But as season three progresses, a deep complexity is slowly revealed through the genius of the writers and Joseph Morgan who gives one of the most brilliant performances I have ever seen in movies and television alike. And believe me, I’ve seen The Dark Knight and There Will Be Blood. That’s right. Morgan’s performance is Heath Ledger and Daniel-Day Lewis level. In “The Hybrid” Klaus claims to Stefan that he doesn’t view his future hybrids as slaves, but comrades. Of course, no sane person would believe him, and the temper tantrum he throws when his first batch dies only solidifies his instability and selfishness. But after he heals Stefan from the werewolf bite, he says softly, “It appears you’re the only comrade I have left.”
I couldn’t believe it at first, but when Klaus himself confirmed it to Rebekah, I had no choice but to: Klaus’ greatest fear is being alone. A fear that was nurtured by the abuse and neglect of Mikael his stepfather, and the abandonment of his mother. The reason he wants to create hybrids is so that he wouldn’t be the only one of his kind, and therefore, not be alone forever. Klaus is not black and white after all. He has humanity. But one thing that makes Klaus such a damn unique villain is that he’s the first villain whose humanity actually makes me hate him all the more. The thought of being alone for him is so terrifying, so unbearable, that when he sires his hybrids he binds their will to him to the point where disobeying a direct order is impossible. This is shown when Tyler poisons Caroline despite believing it’s the last thing he would do. His phobia also drives his evil. I believe that he kills his victims’ loved ones because he wants them to know the pain he’s suffered with throughout his thousand year existence.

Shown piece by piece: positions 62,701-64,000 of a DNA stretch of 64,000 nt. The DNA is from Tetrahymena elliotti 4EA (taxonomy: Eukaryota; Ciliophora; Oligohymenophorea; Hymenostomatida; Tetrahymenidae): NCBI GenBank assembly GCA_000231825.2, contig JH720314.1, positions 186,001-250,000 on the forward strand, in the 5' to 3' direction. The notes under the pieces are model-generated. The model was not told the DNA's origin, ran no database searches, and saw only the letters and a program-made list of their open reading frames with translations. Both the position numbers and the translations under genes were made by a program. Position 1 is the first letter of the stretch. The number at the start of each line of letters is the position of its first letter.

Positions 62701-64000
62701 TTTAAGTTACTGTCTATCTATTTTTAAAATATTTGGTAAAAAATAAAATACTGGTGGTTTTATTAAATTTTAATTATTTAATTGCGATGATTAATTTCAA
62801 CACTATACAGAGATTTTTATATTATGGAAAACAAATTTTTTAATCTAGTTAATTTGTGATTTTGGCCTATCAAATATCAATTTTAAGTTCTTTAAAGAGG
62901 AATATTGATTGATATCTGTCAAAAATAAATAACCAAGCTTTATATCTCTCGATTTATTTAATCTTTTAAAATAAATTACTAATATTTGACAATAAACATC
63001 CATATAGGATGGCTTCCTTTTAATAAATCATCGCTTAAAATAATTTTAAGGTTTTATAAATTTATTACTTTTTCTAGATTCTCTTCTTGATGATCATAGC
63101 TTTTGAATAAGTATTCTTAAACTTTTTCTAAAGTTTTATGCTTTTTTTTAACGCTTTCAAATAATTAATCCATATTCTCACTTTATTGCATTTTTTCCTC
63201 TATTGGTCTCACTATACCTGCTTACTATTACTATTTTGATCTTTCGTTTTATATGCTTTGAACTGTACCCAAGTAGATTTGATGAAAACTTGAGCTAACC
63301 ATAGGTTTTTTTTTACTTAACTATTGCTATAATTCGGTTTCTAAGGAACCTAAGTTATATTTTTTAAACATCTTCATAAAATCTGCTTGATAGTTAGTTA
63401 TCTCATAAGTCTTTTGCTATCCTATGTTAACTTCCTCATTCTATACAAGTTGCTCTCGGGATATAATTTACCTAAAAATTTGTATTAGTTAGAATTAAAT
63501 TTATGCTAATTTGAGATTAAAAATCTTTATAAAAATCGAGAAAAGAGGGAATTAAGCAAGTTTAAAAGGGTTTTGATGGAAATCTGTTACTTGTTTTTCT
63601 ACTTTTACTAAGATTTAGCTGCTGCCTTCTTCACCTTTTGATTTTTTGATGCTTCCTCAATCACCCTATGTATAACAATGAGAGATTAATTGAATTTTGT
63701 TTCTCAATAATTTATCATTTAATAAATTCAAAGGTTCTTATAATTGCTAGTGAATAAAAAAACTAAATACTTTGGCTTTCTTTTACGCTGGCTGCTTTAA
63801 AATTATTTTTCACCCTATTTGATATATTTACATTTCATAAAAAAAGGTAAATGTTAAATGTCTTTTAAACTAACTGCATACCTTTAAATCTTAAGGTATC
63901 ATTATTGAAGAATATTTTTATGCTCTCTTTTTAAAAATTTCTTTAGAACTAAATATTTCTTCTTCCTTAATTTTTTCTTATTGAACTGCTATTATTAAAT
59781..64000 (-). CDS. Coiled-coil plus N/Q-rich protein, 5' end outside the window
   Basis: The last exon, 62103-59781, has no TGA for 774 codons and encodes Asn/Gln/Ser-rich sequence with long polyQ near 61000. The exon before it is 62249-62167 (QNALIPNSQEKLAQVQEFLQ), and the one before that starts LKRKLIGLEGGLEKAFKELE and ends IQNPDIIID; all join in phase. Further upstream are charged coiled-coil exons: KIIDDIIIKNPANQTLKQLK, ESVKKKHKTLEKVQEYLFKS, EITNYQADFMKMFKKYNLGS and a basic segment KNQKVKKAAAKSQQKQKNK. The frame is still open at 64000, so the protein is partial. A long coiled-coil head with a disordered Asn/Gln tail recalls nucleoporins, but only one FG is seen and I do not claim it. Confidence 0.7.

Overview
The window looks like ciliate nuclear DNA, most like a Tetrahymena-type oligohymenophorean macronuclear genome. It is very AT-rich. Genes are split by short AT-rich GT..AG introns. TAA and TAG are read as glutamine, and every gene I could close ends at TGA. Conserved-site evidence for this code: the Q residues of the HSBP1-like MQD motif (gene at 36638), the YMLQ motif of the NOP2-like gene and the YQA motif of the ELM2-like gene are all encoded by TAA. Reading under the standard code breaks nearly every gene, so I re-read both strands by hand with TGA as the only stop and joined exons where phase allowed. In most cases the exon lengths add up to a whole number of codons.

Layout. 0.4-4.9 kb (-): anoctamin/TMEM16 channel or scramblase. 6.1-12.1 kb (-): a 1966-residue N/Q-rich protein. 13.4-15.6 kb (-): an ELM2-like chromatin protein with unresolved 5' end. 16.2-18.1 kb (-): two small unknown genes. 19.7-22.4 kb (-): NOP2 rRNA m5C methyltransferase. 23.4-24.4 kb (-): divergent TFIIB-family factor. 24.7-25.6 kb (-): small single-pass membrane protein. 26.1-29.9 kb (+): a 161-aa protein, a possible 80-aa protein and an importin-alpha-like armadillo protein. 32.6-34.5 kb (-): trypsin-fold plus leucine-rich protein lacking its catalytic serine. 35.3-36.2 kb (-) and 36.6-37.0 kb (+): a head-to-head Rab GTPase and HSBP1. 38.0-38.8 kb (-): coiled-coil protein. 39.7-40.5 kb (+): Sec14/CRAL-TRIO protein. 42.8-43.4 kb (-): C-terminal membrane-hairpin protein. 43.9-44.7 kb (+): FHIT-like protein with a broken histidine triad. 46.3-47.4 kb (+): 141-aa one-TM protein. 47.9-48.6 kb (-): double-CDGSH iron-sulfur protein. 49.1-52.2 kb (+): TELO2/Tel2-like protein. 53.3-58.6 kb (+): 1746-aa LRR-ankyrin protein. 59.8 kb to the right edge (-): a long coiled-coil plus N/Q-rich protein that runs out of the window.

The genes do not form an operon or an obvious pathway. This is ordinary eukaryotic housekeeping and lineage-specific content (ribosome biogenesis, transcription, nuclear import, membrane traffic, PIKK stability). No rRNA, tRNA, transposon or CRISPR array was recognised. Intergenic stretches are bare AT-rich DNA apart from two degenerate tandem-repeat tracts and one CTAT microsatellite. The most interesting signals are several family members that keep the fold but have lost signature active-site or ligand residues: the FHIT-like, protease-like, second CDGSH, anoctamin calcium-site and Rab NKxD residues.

Despite this, it’s impossible for me to have an ounce of sympathy for Klaus. Mikael’s abuse and Esther’s abandonment nurtured his fear of being alone and his anger, but Mikael and Esther are not responsible for Klaus’ ego-driven evil. We learn from Rebekah that as a human, Klaus already had not an ounce of tolerance for those who disappointed him. A quality that would make him an incredible control freak to begin with. But even to say he’s an incredible control freak would be a vast understatement. He believes that because Rebekah is his sister, she has to do everything he says. When she tried to leave him because she wanted a life for herself, he kept her daggered for over ninety years. He wrote off Katherine’s life because Elijah had feelings for her that he didn’t approve of. When Elijah failed to retrieve Katherine, he fed him that horrible lie as punishment. He daggered Finn and Kol so he could keep them compliant and controlled while he finished his plans. And that’s the way he treats his family whom he claims he loves. We know his attitude toward humans from his callous dismissal of Katherine’s life, but the scene that hit home for me was what he did after he learned Elena survived the ritual. In order to make her suffer for having the nerve to survive, he compels a teenage girl to raise her foot above the ground and a teenage boy to beat her to death when she couldn’t keep it up any longer. Being a geek, I know a lot of fictional villains. But this scene made me think ‘This thing is without a doubt the most despicable creature I have ever encountered in a fictional world.’